Following National Safety Month, here are a few reminders that are always useful to revisit. There is plenty more – from safety products to useful stories and tips – read on at


Before we continue, stop and ask yourself, are you becoming complacent in your flying? The danger surrounding complacency is that it often goes undetected until being faced with a close call, an incident, or an accident.

So how can we recognise it before it catches us off guard?

  1. Use checklists
  2. Practice emergency procedures
  3. Conduct a risk assessment
  4. Know your personal minimums
  5. Fly every flight as accurately as possible
  6. Treat every flight as though you have an instructor on board
  7. Don’t let comfort result in becoming complacent
  8. Continue to challenge yourself
  9. Remember that even the most experienced pilots have accidents


VFR into IMC refers to a flight conducted under visual flight rules (VFR) operating below VFR minimum conditions where visual references may be lost by the pilot. This includes operating in and around cloud, fog, rain or smoke.

Top tips to avoid VFR into IMC

  • Conduct thorough pre-flight weather planning prior to flight and obtain updated reports where possible
  • Avoid pressure to continue with a flight if conditions are marginal
  • Avoid the potential for complacency by not conducting thorough planning when flying a familiar route
  • Have an alternate destination in case weather conditions deteriorate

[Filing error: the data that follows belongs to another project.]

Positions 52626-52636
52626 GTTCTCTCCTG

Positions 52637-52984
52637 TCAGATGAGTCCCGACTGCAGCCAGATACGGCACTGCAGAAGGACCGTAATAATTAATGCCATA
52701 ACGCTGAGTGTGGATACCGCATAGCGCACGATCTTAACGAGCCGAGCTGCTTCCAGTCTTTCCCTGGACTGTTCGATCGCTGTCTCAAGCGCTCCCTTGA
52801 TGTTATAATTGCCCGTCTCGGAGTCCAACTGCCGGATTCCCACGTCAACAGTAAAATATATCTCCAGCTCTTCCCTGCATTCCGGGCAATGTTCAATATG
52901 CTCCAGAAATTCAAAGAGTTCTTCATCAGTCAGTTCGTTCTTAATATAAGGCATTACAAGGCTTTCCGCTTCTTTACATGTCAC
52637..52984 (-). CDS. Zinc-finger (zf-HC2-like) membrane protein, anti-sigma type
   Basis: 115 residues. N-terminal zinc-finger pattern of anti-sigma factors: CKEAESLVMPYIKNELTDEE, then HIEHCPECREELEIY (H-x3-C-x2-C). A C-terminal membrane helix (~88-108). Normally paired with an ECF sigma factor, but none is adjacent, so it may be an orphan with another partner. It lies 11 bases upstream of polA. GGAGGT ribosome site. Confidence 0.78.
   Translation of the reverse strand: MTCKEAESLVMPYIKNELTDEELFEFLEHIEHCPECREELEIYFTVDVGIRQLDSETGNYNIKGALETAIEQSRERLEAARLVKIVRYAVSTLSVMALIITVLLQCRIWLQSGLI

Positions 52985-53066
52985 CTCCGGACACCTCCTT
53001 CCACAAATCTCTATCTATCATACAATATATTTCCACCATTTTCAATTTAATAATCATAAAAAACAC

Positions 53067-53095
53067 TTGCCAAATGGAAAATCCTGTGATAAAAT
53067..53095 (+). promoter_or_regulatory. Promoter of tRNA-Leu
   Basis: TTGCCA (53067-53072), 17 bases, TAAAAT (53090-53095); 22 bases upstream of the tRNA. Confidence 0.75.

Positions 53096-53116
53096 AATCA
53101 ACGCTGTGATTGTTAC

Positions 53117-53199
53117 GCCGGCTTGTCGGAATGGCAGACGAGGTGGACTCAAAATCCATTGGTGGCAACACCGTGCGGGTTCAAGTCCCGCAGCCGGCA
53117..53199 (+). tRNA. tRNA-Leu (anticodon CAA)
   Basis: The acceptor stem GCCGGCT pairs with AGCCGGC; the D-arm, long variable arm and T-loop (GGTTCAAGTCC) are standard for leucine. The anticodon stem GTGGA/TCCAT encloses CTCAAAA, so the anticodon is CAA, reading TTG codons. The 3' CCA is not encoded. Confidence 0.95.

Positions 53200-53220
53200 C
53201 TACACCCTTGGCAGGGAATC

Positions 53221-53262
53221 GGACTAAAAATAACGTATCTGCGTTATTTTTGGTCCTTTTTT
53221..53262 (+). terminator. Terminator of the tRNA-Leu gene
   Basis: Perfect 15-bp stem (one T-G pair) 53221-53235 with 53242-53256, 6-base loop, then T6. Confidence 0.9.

• Make the decision to turn around early, even if you are close to your destination
  • Check that conditions are not closing in around and behind you
  • If conditions continue to deteriorate, carry out a precautionary landing in a suitable location.
  • If you find yourself above cloud, do not hesitate to contact air traffic control for directions or assistance (admitting you have made a mistake is better than not making it home).

In the event you do inadvertently enter IMC – Do not panic. Maintain a scan on your instruments and avoid becoming fixated on any one instrument. Make a gentle turn back out of the cloud (in the direction of lowest terrain) and request assistance from air traffic control if available.


  • When was the last time you practiced forced landings?
  • Do you know the V-speeds of your aircraft and when each should be flown (Vs, Vso, Vx, Vy, Vne)?
  • Are you confident you can instinctively, quickly and accurately respond with the correct actions following an unexpected engine failure?
  • Have you started to normalise risks in your daily operations?
  • Have your personal minimums faded?
  • When was the last time you conducted a dual training flight to improve your skills?
  • Are you conducting a specialised activity without appropriate training or endorsements leaving you unaware of potential risks (farm spotting, bush flying, mustering, low level)?
  • Are you accepting standards other than what you know is your best?
  • Not flying accurate altitudes?
  • Not maintaining accurate speeds on take-off and approach?
  • Is your confidence exceeding your ability?
  • If you had an instructor on board, would you be conducting each flight in the same manner, accepting the same standards?